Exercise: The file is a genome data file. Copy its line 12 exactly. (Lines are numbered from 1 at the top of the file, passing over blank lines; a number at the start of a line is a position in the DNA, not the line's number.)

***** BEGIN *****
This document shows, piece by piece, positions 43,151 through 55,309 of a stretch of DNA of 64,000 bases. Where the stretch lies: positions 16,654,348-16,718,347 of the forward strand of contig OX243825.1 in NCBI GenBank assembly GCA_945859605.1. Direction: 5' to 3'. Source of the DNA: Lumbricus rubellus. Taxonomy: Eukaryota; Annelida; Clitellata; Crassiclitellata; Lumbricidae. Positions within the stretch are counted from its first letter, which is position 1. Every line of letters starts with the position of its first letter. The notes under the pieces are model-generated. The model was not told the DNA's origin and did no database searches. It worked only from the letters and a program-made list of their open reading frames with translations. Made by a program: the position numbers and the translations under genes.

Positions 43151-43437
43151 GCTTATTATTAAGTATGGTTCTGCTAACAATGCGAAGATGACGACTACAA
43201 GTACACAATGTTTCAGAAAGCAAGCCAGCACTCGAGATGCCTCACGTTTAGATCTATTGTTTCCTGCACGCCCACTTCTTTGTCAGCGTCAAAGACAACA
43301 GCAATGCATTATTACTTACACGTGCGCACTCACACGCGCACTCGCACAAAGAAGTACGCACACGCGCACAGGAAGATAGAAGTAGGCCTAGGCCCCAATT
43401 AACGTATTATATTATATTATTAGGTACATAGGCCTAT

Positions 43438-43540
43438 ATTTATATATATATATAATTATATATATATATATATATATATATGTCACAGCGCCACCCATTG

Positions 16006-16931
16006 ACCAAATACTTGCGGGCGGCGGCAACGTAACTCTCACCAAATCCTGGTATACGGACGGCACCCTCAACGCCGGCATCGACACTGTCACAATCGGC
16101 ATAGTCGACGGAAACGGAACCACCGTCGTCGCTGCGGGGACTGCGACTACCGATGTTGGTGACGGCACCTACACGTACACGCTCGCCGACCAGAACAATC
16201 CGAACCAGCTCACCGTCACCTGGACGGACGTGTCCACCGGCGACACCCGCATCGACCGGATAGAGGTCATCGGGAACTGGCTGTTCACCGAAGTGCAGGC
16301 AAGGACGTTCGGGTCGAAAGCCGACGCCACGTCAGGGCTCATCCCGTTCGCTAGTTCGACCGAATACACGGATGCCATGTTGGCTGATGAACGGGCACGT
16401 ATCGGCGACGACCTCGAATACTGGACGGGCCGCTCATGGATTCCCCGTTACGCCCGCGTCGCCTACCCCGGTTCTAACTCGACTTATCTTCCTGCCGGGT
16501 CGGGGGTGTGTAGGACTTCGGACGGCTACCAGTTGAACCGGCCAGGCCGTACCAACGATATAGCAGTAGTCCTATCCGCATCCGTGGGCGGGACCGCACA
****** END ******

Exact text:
16201 CGAACCAGCTCACCGTCACCTGGACGGACGTGTCCACCGGCGACACCCGCATCGACCGGATAGAGGTCATCGGGAACTGGCTGTTCACCGAAGTGCAGGC